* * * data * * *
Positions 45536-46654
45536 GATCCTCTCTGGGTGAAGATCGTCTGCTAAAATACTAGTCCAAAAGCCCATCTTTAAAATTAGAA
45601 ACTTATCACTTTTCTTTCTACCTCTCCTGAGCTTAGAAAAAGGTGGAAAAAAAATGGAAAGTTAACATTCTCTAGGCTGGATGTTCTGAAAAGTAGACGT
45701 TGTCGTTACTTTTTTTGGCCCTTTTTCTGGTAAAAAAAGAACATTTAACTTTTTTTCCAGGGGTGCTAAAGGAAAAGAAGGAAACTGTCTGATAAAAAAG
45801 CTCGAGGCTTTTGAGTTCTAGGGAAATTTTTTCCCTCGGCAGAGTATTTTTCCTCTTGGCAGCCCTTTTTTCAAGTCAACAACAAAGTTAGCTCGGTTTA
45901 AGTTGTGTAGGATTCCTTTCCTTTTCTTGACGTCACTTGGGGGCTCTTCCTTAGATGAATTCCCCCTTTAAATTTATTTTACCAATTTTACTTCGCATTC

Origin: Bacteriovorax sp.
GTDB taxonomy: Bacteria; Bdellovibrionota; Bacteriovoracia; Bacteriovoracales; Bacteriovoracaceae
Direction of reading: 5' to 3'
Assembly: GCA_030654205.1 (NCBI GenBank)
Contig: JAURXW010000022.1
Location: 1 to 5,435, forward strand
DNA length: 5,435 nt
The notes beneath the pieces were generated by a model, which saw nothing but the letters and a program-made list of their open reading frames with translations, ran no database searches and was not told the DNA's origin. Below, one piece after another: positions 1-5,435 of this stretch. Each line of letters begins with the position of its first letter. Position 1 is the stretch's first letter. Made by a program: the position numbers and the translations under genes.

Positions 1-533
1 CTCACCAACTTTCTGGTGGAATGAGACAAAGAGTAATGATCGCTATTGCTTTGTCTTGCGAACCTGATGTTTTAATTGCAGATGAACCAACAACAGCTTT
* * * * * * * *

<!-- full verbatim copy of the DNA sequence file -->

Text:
Positions 45536-46654
45536 GATCCTCTCTGGGTGAAGATCGTCTGCTAAAATACTAGTCCAAAAGCCCATCTTTAAAATTAGAA
45601 ACTTATCACTTTTCTTTCTACCTCTCCTGAGCTTAGAAAAAGGTGGAAAAAAAATGGAAAGTTAACATTCTCTAGGCTGGATGTTCTGAAAAGTAGACGT
45701 TGTCGTTACTTTTTTTGGCCCTTTTTCTGGTAAAAAAAGAACATTTAACTTTTTTTCCAGGGGTGCTAAAGGAAAAGAAGGAAACTGTCTGATAAAAAAG
45801 CTCGAGGCTTTTGAGTTCTAGGGAAATTTTTTCCCTCGGCAGAGTATTTTTCCTCTTGGCAGCCCTTTTTTCAAGTCAACAACAAAGTTAGCTCGGTTTA
45901 AGTTGTGTAGGATTCCTTTCCTTTTCTTGACGTCACTTGGGGGCTCTTCCTTAGATGAATTCCCCCTTTAAATTTATTTTACCAATTTTACTTCGCATTC

Origin: Bacteriovorax sp.
GTDB taxonomy: Bacteria; Bdellovibrionota; Bacteriovoracia; Bacteriovoracales; Bacteriovoracaceae
Direction of reading: 5' to 3'
Assembly: GCA_030654205.1 (NCBI GenBank)
Contig: JAURXW010000022.1
Location: 1 to 5,435, forward strand
DNA length: 5,435 nt
The notes beneath the pieces were generated by a model, which saw nothing but the letters and a program-made list of their open reading frames with translations, ran no database searches and was not told the DNA's origin. Below, one piece after another: positions 1-5,435 of this stretch. Each line of letters begins with the position of its first letter. Position 1 is the stretch's first letter. Made by a program: the position numbers and the translations under genes.

Positions 1-533
1 CTCACCAACTTTCTGGTGGAATGAGACAAAGAGTAATGATCGCTATTGCTTTGTCTTGCGAACCTGATGTTTTAATTGCAGATGAACCAACAACAGCTTT